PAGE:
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TREASURIES-U.S. yields fall on growth jitters, U.K. bond rally

Richard Leong

* BOE's Carney remarks send UK yields to 2-1/2-year lows Investors most upbeat on Treasuries since late May -survey

(Updates to late U.S. market action, adds quote) NEW YORK, July 2 (Reuters) - U.S. Treasury prices rose on Tuesday, driving 10-year yields below 2%, on renewed safe-haven demand due to anxiety about slowing global economic growth and reduced optimism about the restart on U.S.-China trade talks. U.S. yields were also pressured by a drop in British yields to 2-1/2-year lows after remarks by Bank of England Governor Mark Carney on the risks from Brexit and trade conflicts prompted speculation the BOE may lower interest rates in the next 12 months. At the G20 summit in Japan last weekend, Washington and Beijing agreed to restart trade talks after U.S. President Donald Trump offered concessions, including no new tariffs and an easing of restrictions on tech company Huawei, while China approved making unspecified new purchases of U.S. farm products.

Even so, traders and investors remain cautious about a trade deal between the world's two biggest economies due to the lack of details about the resumption of talks. "We're headed in a very good direction," White House trade adviser Peter Navarro said in an interview with CNBC television. "It's complicated, as the president said, correctly, this will take time and we want to get it right. So let's get it right."

Traders and investors have now shifted their focus to a spate of weaker-than-expected manufacturing data around the world, which may push the U.S. Federal Reserve and other major central banks to consider easing monetary policies, analysts said. "In general, the initial reactions post-G20 has faded a bit," said Jonathan Cohn, interest rate strategist at Credit Suisse. "We are seeing weakness in global PMIs." The softening in manufacturing activity around the world stemmed largely from the trade conflict between the United States and its trading partners. The cloudy economy outlook has underpinned the appeal of low-risk U.S. government bonds. Bond investors were the most bullish about owning U.S. longer-dated government debt since May 28, a JPMorgan survey showed on Tuesday. In late U.S. trading, benchmark 10-year U.S. Treasury note yields were down 5.70 basis points at 1.976%. They retested the 1.974% reached on June 20, which was their lowest level since November 2016. The drop in U.S. yields accelerated with the rally in U.K. gilts in response to the comments by Carney, who suggested the U.K. economy may need more help to deal with a downturn. British 10-year yields shed 13 basis points to 0.724%, the lowest level since October 2016. "The BOE is one of the last major central banks throwing in the towel that it has to ease," said Wen Lu, U.S. rates strategist at TD Securities. The derivatives market implied traders see an even chance the BOE will lower rates at year-end, while U.S. rates futures signaled that traders fully expect the Fed to lower borrowing costs by at least a quarter point at its next policy meeting, at the end of July. The U.S. bond market will close early, at 2 p.m. EDT (1800 GMT), on Wednesday, ahead of the U.S. July Fourth holiday on Thursday. Tuesday, July 2, at 1450 EDT (1850 GMT): Price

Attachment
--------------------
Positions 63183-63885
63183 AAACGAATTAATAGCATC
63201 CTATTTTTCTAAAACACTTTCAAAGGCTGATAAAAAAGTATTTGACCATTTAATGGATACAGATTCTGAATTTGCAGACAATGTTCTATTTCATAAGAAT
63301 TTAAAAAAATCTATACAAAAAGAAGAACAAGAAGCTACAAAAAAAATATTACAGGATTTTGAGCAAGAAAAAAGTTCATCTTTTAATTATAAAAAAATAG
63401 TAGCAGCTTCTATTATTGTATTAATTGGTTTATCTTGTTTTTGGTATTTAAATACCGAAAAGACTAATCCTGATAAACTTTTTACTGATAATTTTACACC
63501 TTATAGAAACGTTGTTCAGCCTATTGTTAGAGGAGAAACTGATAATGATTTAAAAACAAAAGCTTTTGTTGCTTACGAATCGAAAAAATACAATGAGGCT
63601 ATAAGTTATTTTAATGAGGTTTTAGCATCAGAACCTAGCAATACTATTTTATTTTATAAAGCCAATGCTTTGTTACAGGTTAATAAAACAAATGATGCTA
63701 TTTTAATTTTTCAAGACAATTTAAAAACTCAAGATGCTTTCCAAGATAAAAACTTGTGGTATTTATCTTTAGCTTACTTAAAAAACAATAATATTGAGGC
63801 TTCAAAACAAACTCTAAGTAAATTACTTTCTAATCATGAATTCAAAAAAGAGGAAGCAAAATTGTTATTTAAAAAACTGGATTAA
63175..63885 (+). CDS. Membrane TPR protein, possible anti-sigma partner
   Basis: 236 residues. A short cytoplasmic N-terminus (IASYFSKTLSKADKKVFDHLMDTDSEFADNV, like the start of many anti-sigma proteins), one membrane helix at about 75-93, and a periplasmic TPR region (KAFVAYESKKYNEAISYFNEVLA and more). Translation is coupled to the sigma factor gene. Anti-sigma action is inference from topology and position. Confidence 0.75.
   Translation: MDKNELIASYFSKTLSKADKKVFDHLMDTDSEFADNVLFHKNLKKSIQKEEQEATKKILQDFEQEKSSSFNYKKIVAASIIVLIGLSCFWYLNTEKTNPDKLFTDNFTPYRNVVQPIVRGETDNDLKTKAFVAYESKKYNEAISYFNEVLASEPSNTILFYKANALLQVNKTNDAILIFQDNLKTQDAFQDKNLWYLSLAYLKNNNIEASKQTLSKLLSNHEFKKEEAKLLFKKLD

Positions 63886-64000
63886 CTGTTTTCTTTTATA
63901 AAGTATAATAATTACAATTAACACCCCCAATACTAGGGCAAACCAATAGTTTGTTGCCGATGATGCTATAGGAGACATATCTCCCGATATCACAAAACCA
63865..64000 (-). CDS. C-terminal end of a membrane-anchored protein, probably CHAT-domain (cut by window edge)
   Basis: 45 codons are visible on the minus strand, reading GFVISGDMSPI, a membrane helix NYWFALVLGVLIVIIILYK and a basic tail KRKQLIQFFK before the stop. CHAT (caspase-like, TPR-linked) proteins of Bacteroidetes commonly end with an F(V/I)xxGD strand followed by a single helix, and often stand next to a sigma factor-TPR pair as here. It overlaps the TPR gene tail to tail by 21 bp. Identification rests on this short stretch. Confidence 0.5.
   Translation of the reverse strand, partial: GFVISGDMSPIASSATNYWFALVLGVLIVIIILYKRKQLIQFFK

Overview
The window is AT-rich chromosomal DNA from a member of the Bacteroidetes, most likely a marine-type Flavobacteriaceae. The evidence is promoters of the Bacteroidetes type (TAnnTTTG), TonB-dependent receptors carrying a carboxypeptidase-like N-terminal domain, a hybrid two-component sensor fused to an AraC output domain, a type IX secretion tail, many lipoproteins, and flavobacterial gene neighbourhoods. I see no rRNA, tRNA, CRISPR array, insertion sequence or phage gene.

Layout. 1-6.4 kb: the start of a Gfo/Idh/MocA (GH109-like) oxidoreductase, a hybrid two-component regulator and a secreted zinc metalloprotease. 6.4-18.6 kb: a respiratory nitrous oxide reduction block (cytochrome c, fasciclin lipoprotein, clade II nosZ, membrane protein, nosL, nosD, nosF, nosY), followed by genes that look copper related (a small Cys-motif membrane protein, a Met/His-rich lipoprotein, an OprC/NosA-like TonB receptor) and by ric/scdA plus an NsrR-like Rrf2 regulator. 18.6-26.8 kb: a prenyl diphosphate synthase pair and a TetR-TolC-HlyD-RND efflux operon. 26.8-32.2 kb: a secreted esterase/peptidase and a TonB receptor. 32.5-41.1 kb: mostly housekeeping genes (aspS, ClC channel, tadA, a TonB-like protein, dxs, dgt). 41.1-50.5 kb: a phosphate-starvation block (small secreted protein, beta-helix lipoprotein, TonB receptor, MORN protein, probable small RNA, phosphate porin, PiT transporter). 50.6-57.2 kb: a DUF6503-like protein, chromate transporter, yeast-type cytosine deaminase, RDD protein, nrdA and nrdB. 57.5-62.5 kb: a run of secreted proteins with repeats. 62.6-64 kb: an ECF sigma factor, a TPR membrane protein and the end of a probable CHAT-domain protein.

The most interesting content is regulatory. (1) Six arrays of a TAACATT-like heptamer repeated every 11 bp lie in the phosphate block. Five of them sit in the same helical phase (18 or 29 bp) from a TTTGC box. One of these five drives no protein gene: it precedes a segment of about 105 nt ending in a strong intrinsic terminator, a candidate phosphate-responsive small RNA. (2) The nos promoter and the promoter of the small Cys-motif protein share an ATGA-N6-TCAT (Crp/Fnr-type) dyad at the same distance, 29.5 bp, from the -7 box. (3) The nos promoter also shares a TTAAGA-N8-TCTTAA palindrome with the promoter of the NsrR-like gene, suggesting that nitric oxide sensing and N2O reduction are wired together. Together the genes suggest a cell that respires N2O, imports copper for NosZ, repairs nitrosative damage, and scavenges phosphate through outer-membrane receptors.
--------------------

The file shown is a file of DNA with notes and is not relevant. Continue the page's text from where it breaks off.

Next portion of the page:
US T BONDS SEP9 156-4/32 1-4/3210YR TNotes SEP9 128-36/256 0-116/256Price Current NetYield % Change

(bps)

Three-month bills 2.1575 2.2056 0.006Six-month bills 2.03 2.0796 -0.015Two-year note 99-186/256 1.7653 -0.022Three-year note 100-28/256 1.7117 -0.032Five-year note 100-4/256 1.7467 -0.049Seven-year note 100-44/256 1.8487 -0.05510-year note 103-144/256 1.9757 -0.05730-year bond 107-184/256 2.5063 -0.051

DOLLAR SWAP SPREADS

Last (bps) Net

Change (bps)

U.S. 2-year dollar swap 4.00 -1.50

spread

U.S. 3-year dollar swap 2.50 -1.00

spread

U.S. 5-year dollar swap -1.00 -0.75

spread

U.S. 10-year dollar swap -4.50 -0.25

spread

U.S. 30-year dollar swap -32.00 -0.25

spread

(Reporting by Richard Leong; Editing by Richard Chang and Leslie Adler)